A recent high court judgment (August 2012) provides an interesting judgement on the thorny issue of the legality of killing of birds and bats at wind farm sites. This is a subject that we have debated at a number of wind farm public inquiries.
For instance, at the inquiry into the Crimp Windfarm in 2008, one of the principal issues considered, and one of the prime reasons the planning authority gave for refusal of the application, was the likely killing of bats as a result of the operation of the wind farm. It was considered by the planning authority to be contrary to the Habitat Directive, and to the authority’s duty to have regard to the objectives of the Directive. The approach taken by the planning authority at that inquiry, that every bat was strictly protected, seems to be very similar to the case made by the claimant in the recent Eaton case.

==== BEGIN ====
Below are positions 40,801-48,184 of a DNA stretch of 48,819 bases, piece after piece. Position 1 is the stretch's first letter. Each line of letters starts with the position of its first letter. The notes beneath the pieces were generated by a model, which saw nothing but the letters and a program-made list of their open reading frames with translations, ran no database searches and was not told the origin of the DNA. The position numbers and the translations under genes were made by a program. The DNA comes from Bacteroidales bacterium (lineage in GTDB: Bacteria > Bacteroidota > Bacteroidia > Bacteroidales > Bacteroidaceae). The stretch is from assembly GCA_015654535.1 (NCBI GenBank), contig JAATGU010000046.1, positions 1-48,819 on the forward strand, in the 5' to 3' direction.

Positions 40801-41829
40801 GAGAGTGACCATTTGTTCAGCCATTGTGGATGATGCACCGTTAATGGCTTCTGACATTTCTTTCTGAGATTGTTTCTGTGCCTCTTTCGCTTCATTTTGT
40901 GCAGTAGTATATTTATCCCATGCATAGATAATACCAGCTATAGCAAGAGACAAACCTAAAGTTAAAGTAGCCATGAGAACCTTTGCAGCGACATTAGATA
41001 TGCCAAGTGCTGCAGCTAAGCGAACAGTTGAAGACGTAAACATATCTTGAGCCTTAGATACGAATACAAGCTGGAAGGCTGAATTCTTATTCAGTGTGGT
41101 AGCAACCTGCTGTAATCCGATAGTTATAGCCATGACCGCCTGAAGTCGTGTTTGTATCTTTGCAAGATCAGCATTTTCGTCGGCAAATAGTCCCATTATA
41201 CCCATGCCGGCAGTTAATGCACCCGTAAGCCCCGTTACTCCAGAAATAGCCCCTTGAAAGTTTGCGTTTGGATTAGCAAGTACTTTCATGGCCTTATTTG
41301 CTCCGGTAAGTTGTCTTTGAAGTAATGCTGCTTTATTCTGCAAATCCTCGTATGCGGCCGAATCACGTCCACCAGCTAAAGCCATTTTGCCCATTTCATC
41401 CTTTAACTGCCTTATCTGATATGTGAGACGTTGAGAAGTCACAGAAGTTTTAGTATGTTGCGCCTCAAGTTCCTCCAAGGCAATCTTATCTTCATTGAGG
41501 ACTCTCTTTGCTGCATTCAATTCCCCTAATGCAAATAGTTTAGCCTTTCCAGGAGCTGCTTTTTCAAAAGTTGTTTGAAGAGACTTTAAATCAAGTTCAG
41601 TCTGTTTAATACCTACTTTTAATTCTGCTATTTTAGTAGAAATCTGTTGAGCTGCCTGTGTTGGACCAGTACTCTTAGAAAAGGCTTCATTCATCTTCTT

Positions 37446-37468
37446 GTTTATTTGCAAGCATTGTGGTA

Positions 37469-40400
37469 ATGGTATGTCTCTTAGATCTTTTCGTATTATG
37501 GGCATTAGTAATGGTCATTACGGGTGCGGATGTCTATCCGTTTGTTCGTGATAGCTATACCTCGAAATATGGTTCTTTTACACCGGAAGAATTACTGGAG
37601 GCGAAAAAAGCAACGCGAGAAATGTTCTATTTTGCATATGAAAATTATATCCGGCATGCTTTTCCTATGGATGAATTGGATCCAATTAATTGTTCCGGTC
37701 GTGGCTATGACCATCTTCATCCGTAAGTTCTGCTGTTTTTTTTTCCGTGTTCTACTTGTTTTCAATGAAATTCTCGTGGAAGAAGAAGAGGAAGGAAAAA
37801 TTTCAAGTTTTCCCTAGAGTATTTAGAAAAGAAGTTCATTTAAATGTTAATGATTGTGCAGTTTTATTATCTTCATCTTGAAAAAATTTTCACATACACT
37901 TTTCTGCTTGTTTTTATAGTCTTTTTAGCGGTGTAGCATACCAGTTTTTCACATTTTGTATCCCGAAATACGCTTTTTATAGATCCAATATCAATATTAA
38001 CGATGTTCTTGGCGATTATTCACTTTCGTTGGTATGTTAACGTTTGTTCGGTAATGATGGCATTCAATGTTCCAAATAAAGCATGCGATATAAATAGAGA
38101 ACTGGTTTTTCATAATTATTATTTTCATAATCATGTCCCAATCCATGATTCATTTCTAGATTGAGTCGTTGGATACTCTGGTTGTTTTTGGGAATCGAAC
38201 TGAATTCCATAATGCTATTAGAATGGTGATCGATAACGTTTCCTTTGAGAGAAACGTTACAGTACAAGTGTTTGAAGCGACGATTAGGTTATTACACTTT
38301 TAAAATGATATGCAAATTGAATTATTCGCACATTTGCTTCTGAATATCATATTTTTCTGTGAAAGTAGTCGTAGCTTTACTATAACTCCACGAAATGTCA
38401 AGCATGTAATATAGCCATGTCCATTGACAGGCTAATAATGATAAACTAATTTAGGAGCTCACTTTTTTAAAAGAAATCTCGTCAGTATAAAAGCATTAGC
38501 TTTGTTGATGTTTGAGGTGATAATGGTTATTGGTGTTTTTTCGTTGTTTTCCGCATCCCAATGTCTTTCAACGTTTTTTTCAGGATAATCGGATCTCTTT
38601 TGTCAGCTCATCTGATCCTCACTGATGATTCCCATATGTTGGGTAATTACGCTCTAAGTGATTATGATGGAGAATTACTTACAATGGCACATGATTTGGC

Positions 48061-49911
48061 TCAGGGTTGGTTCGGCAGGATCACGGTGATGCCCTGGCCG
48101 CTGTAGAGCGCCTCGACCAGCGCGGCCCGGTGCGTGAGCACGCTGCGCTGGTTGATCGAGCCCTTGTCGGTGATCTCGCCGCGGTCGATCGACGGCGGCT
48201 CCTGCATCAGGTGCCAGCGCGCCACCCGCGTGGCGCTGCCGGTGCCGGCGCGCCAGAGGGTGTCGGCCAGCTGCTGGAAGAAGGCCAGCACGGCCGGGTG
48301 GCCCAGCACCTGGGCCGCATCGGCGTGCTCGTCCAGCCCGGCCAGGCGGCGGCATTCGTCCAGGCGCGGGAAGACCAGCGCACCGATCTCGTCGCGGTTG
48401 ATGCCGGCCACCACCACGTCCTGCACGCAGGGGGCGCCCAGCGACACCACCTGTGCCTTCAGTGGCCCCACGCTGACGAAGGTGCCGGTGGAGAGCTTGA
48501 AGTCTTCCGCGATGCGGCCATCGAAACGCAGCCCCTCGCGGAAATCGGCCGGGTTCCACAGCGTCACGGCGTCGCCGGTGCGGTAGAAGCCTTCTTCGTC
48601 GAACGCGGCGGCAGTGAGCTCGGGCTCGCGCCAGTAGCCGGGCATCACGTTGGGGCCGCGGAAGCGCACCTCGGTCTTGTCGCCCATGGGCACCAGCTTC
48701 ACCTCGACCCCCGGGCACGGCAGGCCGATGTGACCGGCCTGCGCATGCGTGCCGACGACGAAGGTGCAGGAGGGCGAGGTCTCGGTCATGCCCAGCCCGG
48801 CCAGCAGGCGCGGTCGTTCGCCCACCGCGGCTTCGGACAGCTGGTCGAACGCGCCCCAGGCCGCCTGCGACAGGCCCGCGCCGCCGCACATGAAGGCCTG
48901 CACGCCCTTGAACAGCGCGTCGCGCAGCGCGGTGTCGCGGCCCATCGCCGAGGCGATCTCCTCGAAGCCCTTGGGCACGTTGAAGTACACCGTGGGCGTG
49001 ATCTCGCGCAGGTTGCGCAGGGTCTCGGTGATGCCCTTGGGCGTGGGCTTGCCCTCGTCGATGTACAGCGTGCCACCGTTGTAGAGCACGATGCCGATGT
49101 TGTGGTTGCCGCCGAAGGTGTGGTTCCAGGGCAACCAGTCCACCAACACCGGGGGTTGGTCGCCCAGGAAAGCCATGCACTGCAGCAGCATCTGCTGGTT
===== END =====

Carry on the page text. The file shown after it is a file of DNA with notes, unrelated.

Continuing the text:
The issue of the legality of bat deaths and how this might be addressed through licensing was also raised at the public inquiry into the Cheverton Wind Farm on the Isle of Wight. We considered the rather inconclusive decision notice from that case in our recent article about that inquiry.
Such cases illustrate that the issue of how best to consider the potential death or injury of bats and birds in the course of the operation of a wind farm is a very real issue. The recent Eaton case seems to help clarify the matter, with a high court decision that could help guide applicants, planning authorities and professional advisors.
Dr Peter Shepherd has reviewed the judgment, and in this broad summary of the case he summarises some of its key points and considers the potential ecological implications of the case for wind farm developments.